"Goodbye, Anna." As the younger woman left, Caroline sat down in her seat. "Everybody seems to be so busy around here lately. Dashing here, dashing there. It's almost making me giddy."
"I'm not planning on dashing anywhere," said Marlena, who was very comfortable leaning against John. He put an arm around her.
"Glad to hear it. You're my favourite arm rest."
"I always like to be helpful." She managed to move a little closer to him. "Sounds like it's going to be a busy day tomorrow, though. I'd like to help with the move, but I have a patient first thing tomorrow. Perhaps I can come over and help for a bit later."
"Yes, I'll come by for a bit as well if I can," said Hope. "I have a meeting at nine, but I'm hoping that it won't go on for too long." She rolled her eyes. "Budget... things. I don't know. I try not to listen to the bits that get really boring, but I'm sure there was something about budgets on the agenda."
"It's always good to see our local police force being so conscientious," said John with a smile. She laughed.
"If it was police work I wouldn't mind. You have no idea of the sheer level of boredom there can be this high up in the force."
"Oh, I have a pretty good idea," he told her, amused. "I was a captain for a while, remember, and I watched Abraham go right up the ranks. I saw him do your job for long enough to know that I definitely didn't want it. Still, better you than some City Hall stooge."
"Yes." She nodded, clearly agreeing wholeheartedly. "It's a good opportunity to really help out the police force, especially since it means that I can work with Abe. We make a good team, he and I. It's just that whenever anybody says 'budget', I think my brain switches off."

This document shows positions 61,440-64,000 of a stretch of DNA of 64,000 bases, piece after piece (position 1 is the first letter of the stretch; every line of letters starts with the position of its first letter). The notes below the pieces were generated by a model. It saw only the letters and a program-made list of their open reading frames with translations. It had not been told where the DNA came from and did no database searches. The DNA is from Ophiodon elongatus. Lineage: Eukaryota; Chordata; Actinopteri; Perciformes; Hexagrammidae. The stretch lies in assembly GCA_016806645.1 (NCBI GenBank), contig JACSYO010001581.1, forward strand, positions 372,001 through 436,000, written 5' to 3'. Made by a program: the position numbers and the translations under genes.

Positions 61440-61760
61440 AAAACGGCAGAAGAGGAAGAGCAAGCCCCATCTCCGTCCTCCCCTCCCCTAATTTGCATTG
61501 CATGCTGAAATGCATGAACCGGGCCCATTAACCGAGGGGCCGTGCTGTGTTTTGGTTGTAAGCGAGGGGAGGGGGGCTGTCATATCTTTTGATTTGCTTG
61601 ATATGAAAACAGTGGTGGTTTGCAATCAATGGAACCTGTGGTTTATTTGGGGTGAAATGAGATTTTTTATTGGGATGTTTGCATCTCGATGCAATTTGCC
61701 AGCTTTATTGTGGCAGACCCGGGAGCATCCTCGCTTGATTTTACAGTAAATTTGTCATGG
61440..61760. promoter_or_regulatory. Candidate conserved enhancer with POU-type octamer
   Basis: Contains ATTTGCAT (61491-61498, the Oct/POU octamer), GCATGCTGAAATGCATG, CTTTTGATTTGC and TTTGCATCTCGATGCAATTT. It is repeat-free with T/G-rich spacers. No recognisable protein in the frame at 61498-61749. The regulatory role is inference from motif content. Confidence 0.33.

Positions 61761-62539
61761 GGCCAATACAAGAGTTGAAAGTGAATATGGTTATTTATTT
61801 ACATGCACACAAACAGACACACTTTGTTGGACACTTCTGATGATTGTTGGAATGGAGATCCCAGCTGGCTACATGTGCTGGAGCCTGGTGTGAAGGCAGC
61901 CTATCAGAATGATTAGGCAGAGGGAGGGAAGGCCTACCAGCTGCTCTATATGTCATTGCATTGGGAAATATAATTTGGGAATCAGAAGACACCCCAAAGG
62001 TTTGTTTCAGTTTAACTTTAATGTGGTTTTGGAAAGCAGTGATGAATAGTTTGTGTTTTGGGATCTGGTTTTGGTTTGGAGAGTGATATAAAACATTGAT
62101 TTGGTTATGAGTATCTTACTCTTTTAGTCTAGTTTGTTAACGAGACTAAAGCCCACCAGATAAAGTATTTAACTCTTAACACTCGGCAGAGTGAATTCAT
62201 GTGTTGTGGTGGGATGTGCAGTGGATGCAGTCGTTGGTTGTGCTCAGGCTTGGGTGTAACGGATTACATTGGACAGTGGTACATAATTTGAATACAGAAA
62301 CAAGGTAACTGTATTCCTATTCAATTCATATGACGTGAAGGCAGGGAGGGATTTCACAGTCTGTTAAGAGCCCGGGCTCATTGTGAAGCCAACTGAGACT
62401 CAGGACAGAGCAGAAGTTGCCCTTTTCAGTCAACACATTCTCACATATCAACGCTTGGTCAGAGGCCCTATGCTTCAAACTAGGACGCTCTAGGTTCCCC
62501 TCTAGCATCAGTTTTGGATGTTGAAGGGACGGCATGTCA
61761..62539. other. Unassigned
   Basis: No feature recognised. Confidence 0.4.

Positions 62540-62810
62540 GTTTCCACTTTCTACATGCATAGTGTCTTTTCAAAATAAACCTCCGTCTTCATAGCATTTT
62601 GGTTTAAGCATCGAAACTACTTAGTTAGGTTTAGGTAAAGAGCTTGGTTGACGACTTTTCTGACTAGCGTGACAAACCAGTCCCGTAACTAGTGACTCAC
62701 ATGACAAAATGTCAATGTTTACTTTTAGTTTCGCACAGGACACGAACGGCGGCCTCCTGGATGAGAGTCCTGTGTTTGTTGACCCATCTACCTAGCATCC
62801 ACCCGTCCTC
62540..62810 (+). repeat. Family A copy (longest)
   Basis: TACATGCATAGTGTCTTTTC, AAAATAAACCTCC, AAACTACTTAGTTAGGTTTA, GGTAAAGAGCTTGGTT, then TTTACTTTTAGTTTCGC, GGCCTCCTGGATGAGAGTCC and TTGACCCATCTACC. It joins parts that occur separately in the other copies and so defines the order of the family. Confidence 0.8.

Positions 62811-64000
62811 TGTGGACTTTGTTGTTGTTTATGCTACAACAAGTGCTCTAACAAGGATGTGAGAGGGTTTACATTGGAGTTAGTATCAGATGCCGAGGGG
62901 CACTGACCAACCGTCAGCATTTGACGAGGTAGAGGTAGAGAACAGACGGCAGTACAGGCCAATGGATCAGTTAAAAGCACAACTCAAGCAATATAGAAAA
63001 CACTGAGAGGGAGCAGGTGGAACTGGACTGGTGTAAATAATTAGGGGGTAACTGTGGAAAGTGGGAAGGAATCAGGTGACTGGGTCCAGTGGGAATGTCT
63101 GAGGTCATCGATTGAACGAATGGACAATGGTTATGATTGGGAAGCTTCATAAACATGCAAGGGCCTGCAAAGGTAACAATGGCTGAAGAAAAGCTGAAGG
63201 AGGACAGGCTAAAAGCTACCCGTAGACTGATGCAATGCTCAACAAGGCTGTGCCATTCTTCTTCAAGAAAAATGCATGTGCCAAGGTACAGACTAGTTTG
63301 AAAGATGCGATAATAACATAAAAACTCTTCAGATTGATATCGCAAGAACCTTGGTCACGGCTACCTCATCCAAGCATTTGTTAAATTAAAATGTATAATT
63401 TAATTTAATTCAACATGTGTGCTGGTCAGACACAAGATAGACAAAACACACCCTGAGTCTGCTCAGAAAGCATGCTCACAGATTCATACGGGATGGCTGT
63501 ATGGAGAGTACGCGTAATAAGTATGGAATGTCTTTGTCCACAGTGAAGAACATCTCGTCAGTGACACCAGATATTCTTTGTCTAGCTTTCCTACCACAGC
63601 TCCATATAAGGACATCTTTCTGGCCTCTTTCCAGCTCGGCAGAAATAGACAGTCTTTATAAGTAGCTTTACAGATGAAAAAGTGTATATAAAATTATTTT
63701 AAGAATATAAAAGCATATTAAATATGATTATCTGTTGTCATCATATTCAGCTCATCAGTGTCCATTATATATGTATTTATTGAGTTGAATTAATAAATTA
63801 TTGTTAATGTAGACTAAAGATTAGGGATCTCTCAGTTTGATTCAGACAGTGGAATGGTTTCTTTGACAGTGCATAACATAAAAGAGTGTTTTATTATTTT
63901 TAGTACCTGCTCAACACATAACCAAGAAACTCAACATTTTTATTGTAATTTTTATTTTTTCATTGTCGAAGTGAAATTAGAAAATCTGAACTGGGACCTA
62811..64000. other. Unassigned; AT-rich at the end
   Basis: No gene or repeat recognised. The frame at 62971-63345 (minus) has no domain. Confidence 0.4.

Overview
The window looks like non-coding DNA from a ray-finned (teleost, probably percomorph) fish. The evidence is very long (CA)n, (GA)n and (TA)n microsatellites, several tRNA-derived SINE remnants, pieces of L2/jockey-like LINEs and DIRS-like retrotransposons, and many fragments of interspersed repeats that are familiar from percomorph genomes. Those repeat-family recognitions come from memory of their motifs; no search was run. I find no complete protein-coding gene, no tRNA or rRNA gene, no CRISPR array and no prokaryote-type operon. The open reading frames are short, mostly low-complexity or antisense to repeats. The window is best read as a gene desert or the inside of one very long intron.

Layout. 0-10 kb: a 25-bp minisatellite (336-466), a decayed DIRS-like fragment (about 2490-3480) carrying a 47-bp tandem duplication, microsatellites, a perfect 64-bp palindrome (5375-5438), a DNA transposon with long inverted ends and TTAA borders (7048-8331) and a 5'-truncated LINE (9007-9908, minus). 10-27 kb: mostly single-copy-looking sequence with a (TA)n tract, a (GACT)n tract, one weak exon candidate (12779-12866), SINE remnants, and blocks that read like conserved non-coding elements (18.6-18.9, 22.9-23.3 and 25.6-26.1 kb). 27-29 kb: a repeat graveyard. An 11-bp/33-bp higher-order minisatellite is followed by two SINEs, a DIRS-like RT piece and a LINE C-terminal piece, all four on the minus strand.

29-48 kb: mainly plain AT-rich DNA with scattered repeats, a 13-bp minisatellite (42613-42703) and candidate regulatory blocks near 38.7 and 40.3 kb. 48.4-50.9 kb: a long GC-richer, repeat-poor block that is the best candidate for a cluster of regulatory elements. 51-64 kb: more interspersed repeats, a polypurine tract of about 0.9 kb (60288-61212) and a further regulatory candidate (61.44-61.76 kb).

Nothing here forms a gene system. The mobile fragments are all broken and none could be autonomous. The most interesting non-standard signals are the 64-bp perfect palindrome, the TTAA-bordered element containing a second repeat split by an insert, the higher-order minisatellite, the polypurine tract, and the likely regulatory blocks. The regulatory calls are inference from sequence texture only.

"I know the feeling," said John with sympathy. His days in the police force were long behind him, but he remembered enough of the clerical side of things to know that he did not envy Hope in the slightest. "Especially when you're dealing with pencil pushers who think the force can get by on half the money it's currently getting, and probably with half the officers. You should try getting them to deal with the average DiMera crime wave. Let them see what you have to handle every day."
"If I thought that the city could survive the experience, I would." She laughed. "Oh, listen to me moan. I love my work really. It's just that I'd rather be doing it, and not having to go to meetings with people who think that golf is an interesting topic of conversation." She looked over at Marlena. "Your turn."
"Don't look at me." Laughing at Hope's outburst, Marlena shook her head. "I love my job. It's nice to be back doing it again, also. I think that some of my patients were starting to forget what I look like. I've had a wonderful day today."
"You had today off," pointed out John. She smiled.
"I know. And I spent it with you, which is why it was wonderful." She looked embarrassed suddenly. "Sorry, Hope."
"Don't apologise. It's always nice to see you two together." Hope finished her coffee. "I should be going as well, though. I left the kids at the park with Shawn Douglas, and they've probably run him ragged by now."
"He likes it," said John. She laughed.
"I know. All the same, I should probably liberate him. I did sort of promise ice cream, and then we were going to have a go at cooking something special for Bo, since he's off in court this afternoon." She looked rather rueful. "I think I may have bitten off rather more than I can chew there. With my cooking skills, and Zack and Ciara helping, it could be the biggest disaster ever."
"I doubt that," said Marlena, remembering some of her own efforts. John grinned.
"I'll say. You should have seen Doc in the kitchen with the twinners when they were little. Or some of the times when she, Brady and Belle were trying out a new recipe."